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(Bloomberg View) — When Hugo Chavez first took office as Venezuela’s president in 1999, the country wasn’t exactly anybody’s economic model. Great oil riches had been squandered, repeatedly. Inflation was a recurrent problem — it had topped 100 percent in 1996. The economy wasn’t growing much. Almost half the population was below the country’s poverty line. One political scientist, sizing things up a few months into the Chavez presidency, went so far as to declare that the nation was “in ruins.”
Still, Venezuela was Latin America’s most affluent country, thanks to all that oil. Its government finances were in tolerably good shape, also thanks to oil. QuickTakeVenezuela
That’s pretty much how things stayed for Chavez’s first six or seven years in office. Yes, he steered a bunch of money to the poor, and did lots of things that drove both labor unions and business leaders nuts. The head of the country’s chamber of commerce even replaced him as president in a 2002 coup attempt that failed after two days. But as of 2005 Venezuela still had the highest per-capita gross domestic product in Latin America (adjusted for purchasing-power parity), and no trouble paying its bills. Chavez supporters could even point to some indicators that poverty and malnutrition were on the decline.
Now, of course, Venezuela’s economy is a disaster. The government stopped releasing regular economic statistics in December, but one official told Bloomberg News the annual inflation rate is 150 percent. The latest estimate from the Troubled Currencies Project run by Steve H. Hanke of the Cato Institute and Johns Hopkins, meanwhile, is that inflation is really 808 percent. Food shortages have become a problem, a debt default seems almost certain, and a complete economic collapse isn’t out of the question. By 2014 Venezuela had, by the World Bank’s PPP-adjusted accounting, slid to fifth place in per- capita GDP in Latin America, behind Chile, Cuba (!), Uruguay and Panama. Mexico and Brazil may pass it this year, despite their own economic troubles. Even next-door neighbor Colombia is getting within striking distance.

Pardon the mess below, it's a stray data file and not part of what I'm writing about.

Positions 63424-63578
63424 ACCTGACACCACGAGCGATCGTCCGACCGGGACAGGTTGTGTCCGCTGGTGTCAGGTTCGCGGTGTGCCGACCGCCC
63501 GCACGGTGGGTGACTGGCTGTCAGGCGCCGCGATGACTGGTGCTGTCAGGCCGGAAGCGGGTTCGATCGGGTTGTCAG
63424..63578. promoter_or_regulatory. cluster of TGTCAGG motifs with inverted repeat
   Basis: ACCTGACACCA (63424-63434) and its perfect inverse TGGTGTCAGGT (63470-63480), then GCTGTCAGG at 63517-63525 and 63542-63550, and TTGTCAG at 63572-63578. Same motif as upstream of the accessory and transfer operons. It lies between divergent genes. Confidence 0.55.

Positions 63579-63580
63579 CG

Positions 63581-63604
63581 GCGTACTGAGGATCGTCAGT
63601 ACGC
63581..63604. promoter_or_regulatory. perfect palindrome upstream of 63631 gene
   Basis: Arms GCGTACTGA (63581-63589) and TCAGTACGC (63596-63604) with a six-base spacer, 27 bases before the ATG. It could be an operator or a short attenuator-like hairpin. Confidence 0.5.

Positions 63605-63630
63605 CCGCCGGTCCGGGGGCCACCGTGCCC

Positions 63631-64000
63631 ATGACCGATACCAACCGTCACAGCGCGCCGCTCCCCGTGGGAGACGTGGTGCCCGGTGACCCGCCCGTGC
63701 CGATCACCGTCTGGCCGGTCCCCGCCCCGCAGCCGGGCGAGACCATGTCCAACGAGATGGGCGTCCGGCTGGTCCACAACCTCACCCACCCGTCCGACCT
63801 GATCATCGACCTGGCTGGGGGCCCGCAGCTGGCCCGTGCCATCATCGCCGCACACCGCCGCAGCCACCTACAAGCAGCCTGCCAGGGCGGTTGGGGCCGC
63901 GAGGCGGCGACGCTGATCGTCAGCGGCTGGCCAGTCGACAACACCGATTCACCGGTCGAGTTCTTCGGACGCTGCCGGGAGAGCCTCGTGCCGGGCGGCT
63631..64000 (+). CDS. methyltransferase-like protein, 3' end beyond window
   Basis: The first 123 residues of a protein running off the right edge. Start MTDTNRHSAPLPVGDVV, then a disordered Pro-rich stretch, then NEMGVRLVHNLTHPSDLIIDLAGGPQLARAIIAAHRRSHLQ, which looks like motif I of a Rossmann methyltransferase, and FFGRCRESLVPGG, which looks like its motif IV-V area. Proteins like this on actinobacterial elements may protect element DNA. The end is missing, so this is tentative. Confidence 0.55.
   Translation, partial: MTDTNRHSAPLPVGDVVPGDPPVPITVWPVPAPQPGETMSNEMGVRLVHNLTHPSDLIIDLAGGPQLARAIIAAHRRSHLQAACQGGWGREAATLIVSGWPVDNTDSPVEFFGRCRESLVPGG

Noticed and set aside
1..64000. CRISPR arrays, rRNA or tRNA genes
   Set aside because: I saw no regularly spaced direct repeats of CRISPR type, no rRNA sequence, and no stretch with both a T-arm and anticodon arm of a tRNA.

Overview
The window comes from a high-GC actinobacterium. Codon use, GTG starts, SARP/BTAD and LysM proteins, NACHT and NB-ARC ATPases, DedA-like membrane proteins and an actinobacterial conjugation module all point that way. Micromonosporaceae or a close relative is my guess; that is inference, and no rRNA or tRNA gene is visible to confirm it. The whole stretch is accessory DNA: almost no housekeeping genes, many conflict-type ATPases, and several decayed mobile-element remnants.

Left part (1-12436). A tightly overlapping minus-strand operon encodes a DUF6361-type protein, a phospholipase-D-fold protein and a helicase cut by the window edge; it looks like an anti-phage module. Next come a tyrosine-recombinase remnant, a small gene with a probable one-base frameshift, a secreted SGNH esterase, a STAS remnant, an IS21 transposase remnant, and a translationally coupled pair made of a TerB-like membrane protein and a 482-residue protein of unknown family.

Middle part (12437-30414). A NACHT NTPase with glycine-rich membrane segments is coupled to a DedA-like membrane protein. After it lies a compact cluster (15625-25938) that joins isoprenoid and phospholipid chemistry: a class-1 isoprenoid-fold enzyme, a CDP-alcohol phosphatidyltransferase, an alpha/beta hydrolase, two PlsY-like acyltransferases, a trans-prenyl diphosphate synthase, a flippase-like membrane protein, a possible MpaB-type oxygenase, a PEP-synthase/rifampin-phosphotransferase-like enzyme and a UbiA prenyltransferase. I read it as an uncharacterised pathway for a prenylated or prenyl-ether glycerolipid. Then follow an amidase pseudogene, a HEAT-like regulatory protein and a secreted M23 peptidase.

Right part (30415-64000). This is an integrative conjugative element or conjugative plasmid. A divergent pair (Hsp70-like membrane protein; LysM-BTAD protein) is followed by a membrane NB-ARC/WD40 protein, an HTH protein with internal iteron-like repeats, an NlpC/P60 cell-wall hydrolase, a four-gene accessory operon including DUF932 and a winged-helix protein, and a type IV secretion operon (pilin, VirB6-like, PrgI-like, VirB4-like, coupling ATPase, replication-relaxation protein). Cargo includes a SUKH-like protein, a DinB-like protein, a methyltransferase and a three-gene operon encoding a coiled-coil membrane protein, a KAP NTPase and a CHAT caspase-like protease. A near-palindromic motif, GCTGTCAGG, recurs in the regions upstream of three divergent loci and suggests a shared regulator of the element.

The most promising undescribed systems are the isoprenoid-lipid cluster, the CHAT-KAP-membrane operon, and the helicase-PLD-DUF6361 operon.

What happened to Venezuela between 2005 and now? Well, this happened:
Note that the divergence between Venezuela’s revenue and spending started long before last summer’s oil-price collapse. When oil prices hit their all-time high in July 2008, government revenue — 40 percent of which comes directly from oil — was already falling. The main problem was Venezuelan oil production, which dropped from 3.3 million barrels a day in 2006 to 2.7 million in 2011. It was still at 2.7 million in 2014, according to the latest BP Statistical Review of World Energy.
Venezuela isn’t running out of oil. Its proven reserves have skyrocketed since 2000 as geologists have learned more about the heavy crude of the Orinoco Belt. But getting at that oil will take a lot of resources and expertise, both things that Venezuela’s state-owned oil company, Petroleos de Venezuela (PVDSA, best known in the U.S. for its Citgo subsidiary), has been lacking in since Chavez initiated a sort of hostile takeover starting in the early 2000s. First he kicked out 18,000 workers and executives, 40 percent of the company’s workforce, after a strike. Then he started demanding control of PVDSA’s joint ventures with foreign oil companies. One could interpret this in the most Chavez-friendly way possible — he was aiming for a more just allocation of his nation’s resources — and still conclude that he made it harder for PVDSA to deliver the necessary tax revenue.
As you can see from the chart, government spending initially followed tax revenue down, although it didn’t quite keep up. Then, starting in 2010, spending surged. The last years of Chavez — he died of cancer in 2013 — and the first under his handpicked successor Nicolas Maduro have been a time of unparalleled fiscal profligacy. One outside estimate puts this year’s budget deficit at 24 percent of GDP. That’s not unheard of for an oil-exporting country in an oil-price slump — Saudi Arabia’s deficit may hit 20 percent this year. But Saudi Arabia had been saving up during the boom while Venezuela was running chronic deficits of more than 10 percent of GDP.
Around 2005, Chavez began calling his approach governing “Socialism of the 21st Century.” But it was more akin to what political scientist Terry Lynn Karl dubbed “petrolization”– making the spending of oil money your government’s main purpose, even after the oil money starts to run out. This has left the country in an impossible situation. To pay its bills the government has borrowed $45 billion from China, but it also printed tons of money. And yes, you could say that the Federal Reserve in the U.S. also printed money during and after the financial crisis, but in Venezuela the money creation has reached such epic proportions that people have to carry the stuff around in bags.
Chavez isn’t around anymore, but this is clearly his crisis. He took a country that was muddling along, and put it on course to become a basket case. There are worse kinds of rulers than that — those who massacre their own people or lead their nations into hopeless wars. But in terms of basic macroeconomic management Hugo Chavez has to go down as one of the most disastrous leaders the world has seen quite in a while.
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